Seems the more I read, the more questions I have. I REALLY wish our region had better mental health support and services, particularly in the form of RAD help. We have 3, THREE certified RAD therapists in our area of 350,000 + people and a strong adoption/biological children ratio. (Blame the Bible belt, high incidence of infertility and affluence)
Thanks to all that replied about the spectral diagnoses our RADishes get, even when it's not clear if it's the RADs or genuine developmental delay. Sissy is also diagnosed with bipolar so tossing Asperger's or PDD-NOS into the mix when all of it can clinically be explained by her RADs diagnosis makes me very leary of adding one more thing to her growing list.
Nancy Thomas is a strong proponent of sugar = love. She cites several examples of giving sugar as therapy to RADishes and seeing very positive results. For example, she uses the milk caramels in snuggle therapy to mimic the breastfeeding bonding RADishes didn't get. She also explains about one particular RADish she had that responded very well to ice cream therapy, saying that in three weeks time, he said he'd had enough and afterward, he no longer abused sugary treats priveleges. There is also clinical proof of crack babies needing the sweet to repair brain damage. Thomas cites RADs development impairment to be similar to crack babies. Finally, Thomas says that which we take away, our children will reach for. Her example is that with her biological son was not given guns or sugar and he is now a marine that has very specific habits about his sugar consumption as an adult. Even in my own husband I've seen this issue. His father was a severe diabetic that held the principle that if he couldn't eat it, no one in the family could either. The result is that my husband has a VERY STRONG procilvity toward sweets and he'll readily tell you that he knows he's compensating for that which he did not get as a child.
Katherine Leslie has an exact opposite approach. In her book "coming to grips with attachment" (pg 78) she says "Sugar addiction is pretty typical of traumatized children. I locked all the sugar stuff in a tackle box and attached a combination lock. Only my son adn I have the combination because we are the only ones in the family who can control ourselves. All sweets must now pass through me. This ended up helping our whole family control their sweet teeth."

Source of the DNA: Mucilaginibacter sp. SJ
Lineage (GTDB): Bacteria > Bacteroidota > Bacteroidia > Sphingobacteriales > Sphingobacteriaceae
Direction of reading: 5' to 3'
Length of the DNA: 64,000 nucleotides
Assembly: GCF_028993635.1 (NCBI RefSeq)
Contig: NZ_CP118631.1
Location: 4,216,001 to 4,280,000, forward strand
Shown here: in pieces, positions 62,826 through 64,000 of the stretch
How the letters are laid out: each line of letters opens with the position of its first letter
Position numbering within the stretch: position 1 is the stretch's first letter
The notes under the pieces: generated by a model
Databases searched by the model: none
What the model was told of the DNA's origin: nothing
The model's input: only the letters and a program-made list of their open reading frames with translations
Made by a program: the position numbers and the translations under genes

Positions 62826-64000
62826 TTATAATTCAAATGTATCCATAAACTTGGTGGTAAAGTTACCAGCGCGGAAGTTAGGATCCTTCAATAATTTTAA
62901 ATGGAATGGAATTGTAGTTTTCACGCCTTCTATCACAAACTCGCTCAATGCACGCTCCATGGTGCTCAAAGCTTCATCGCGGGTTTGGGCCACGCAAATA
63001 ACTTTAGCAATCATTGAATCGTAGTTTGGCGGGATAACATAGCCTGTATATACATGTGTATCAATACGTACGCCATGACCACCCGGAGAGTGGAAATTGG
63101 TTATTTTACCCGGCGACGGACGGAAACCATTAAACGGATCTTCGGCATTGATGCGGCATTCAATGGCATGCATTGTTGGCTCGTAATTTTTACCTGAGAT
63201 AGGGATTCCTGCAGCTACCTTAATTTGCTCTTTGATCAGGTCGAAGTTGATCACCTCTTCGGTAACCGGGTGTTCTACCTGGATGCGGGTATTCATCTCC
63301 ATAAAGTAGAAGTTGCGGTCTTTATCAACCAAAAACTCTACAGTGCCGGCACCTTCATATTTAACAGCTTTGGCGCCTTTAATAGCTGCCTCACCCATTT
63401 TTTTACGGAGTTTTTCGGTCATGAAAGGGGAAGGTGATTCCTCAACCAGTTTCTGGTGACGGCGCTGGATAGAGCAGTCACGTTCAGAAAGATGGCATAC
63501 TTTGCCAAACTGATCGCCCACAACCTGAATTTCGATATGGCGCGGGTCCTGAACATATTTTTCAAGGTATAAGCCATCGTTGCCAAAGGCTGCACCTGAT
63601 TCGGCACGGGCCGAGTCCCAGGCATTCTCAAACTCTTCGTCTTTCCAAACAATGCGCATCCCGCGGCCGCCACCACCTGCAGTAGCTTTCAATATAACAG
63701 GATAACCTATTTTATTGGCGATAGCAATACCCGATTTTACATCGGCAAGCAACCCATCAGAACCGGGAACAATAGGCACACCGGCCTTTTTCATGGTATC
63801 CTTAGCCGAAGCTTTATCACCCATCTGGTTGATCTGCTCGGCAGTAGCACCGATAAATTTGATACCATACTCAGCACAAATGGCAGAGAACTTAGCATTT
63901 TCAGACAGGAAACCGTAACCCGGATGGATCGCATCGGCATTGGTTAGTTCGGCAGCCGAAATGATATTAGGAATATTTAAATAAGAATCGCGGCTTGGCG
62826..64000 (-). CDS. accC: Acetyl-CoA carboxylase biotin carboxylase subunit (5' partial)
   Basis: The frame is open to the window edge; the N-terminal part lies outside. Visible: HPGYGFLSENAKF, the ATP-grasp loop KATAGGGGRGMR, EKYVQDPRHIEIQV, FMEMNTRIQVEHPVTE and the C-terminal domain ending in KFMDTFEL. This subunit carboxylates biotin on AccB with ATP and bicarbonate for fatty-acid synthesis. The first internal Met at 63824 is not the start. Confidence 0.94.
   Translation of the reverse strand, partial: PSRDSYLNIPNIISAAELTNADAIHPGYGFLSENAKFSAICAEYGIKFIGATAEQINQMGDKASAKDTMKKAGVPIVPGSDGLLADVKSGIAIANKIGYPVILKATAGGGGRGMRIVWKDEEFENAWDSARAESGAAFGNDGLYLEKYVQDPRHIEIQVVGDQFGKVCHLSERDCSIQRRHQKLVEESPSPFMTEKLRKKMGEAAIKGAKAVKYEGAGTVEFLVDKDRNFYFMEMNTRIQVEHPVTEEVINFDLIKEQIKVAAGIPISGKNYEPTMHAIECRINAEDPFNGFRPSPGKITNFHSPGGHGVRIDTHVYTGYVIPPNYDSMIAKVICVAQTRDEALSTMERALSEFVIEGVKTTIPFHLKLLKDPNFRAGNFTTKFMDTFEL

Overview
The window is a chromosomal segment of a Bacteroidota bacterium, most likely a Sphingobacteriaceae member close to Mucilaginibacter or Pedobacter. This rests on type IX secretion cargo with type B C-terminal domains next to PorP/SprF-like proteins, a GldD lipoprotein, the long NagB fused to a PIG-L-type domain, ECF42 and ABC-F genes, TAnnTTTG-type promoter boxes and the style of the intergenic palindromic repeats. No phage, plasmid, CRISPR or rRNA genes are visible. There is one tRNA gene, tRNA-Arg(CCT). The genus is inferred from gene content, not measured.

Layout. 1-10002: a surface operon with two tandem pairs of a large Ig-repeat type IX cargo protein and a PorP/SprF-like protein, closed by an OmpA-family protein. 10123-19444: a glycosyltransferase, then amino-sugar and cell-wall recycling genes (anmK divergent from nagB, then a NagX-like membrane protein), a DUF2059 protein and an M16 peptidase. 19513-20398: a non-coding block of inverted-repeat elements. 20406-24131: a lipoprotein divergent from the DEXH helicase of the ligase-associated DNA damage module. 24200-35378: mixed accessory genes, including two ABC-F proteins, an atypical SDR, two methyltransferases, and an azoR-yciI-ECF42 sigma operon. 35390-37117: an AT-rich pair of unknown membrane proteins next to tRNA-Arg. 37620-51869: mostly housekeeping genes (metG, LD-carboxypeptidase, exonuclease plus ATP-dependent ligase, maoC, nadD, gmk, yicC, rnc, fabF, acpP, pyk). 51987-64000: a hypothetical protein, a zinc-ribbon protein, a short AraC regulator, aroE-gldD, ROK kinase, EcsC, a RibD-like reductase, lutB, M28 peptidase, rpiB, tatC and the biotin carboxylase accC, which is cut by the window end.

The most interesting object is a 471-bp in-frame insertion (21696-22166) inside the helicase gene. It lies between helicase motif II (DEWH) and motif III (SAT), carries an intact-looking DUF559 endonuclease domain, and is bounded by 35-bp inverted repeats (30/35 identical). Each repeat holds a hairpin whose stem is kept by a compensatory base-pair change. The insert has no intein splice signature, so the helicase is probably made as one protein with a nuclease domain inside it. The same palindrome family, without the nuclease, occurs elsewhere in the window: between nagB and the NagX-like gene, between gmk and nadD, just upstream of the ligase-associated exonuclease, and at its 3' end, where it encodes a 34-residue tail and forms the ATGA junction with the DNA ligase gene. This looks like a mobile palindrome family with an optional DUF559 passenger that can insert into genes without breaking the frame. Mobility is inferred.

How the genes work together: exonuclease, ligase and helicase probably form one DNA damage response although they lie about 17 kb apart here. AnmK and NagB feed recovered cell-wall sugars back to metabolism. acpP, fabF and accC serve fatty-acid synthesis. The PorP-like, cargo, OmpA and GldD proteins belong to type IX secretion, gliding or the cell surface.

I know many RADishes have a hoarding issue. Sissy likes to hide food but she never actually consumes it. She is challenging at mealtime in the sense that she'll often refuse to eat (even throw away an entire plate of uneaten food) or she'll consume too much and I'll have to rehearse portion control with her. But my "the kitchen is closed, it is not food time" rule seems to help minimize her eating dysfunctions. But perhaps Leslie's approach is more affective for severe hoarders?
I was wondering which approach you subscribe to when it comes to sugar - Thomas' or Leslie's? If you've tried both, which has been the most successful? If you have more than one RADish, have you used different techinques depending on the child's needs? Has your approach been largely based on clinical evidence or your personal ability to enforce a rule YOU can live with? (because we all know as RAD moms, if we can't live with the rule or the child's consequence for breaking the rule, it's a lost battle before we've even gone to war)